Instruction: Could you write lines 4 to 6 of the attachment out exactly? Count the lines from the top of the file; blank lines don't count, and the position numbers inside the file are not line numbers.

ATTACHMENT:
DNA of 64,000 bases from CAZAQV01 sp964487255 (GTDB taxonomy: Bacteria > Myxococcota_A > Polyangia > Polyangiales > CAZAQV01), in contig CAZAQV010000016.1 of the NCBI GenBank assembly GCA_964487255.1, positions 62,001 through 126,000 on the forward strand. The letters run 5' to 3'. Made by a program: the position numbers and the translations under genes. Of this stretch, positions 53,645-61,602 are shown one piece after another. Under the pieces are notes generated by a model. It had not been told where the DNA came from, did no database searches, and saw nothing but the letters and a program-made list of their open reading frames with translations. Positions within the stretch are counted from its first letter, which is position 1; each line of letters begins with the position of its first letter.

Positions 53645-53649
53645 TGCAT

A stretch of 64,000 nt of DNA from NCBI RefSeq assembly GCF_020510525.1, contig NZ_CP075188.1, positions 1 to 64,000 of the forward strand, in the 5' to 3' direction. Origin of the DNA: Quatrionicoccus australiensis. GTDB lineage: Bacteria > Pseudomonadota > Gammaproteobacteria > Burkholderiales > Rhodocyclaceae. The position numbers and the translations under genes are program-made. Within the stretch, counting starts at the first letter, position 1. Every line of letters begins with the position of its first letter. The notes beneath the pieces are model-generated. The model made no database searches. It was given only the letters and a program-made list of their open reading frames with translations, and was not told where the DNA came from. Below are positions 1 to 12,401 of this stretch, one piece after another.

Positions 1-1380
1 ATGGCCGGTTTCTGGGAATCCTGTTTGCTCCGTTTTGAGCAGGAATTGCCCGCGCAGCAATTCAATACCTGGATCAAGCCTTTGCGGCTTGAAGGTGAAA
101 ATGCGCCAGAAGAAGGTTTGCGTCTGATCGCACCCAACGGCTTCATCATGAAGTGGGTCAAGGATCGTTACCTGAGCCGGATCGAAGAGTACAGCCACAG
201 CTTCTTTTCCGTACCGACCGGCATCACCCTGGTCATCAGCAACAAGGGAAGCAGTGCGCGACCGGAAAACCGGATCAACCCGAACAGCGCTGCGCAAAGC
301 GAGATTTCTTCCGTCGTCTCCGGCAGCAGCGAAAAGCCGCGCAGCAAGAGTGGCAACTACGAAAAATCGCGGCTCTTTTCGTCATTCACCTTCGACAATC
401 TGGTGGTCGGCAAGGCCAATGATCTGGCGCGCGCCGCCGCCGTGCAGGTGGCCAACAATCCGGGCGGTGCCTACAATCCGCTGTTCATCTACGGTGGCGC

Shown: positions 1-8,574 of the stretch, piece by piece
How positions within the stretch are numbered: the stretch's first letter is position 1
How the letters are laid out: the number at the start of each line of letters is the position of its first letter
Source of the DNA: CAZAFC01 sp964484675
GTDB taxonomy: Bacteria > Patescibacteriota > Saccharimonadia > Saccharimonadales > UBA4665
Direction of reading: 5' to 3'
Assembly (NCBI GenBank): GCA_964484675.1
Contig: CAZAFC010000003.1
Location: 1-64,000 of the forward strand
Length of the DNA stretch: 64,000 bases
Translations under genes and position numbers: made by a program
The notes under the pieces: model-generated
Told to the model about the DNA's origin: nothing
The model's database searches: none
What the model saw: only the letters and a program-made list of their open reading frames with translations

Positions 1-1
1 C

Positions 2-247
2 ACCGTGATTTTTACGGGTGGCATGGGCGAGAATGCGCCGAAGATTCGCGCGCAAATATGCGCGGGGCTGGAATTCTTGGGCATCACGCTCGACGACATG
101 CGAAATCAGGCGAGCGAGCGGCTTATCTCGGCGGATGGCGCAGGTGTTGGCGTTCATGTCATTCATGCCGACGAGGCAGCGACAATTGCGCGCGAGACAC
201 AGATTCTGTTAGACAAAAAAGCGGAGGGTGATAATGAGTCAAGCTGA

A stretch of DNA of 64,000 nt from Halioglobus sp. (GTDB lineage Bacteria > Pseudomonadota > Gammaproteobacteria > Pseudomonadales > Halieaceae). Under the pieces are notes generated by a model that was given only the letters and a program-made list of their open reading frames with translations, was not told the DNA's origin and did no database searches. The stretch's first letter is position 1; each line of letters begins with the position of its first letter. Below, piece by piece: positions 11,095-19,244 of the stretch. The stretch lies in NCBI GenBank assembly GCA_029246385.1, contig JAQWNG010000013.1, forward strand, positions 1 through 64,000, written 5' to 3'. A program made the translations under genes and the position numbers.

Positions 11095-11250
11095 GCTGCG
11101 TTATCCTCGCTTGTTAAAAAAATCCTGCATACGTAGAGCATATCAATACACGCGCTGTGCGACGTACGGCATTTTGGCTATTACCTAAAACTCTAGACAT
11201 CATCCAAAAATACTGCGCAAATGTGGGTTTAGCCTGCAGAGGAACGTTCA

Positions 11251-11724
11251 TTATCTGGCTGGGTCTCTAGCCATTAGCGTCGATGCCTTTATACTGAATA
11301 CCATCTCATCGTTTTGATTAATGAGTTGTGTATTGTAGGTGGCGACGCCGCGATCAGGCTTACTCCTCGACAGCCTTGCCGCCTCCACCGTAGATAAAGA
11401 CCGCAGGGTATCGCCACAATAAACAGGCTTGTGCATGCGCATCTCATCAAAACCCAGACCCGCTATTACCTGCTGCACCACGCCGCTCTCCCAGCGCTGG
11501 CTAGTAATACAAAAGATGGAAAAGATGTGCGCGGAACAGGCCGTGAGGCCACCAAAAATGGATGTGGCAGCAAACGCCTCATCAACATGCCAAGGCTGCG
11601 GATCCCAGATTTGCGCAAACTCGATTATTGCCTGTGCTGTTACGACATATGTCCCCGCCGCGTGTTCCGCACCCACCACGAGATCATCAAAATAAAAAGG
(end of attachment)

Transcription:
A stretch of 64,000 nt of DNA from NCBI RefSeq assembly GCF_020510525.1, contig NZ_CP075188.1, positions 1 to 64,000 of the forward strand, in the 5' to 3' direction. Origin of the DNA: Quatrionicoccus australiensis. GTDB lineage: Bacteria > Pseudomonadota > Gammaproteobacteria > Burkholderiales > Rhodocyclaceae. The position numbers and the translations under genes are program-made. Within the stretch, counting starts at the first letter, position 1. Every line of letters begins with the position of its first letter. The notes beneath the pieces are model-generated. The model made no database searches. It was given only the letters and a program-made list of their open reading frames with translations, and was not told where the DNA came from. Below are positions 1 to 12,401 of this stretch, one piece after another.

Positions 1-1380
1 ATGGCCGGTTTCTGGGAATCCTGTTTGCTCCGTTTTGAGCAGGAATTGCCCGCGCAGCAATTCAATACCTGGATCAAGCCTTTGCGGCTTGAAGGTGAAA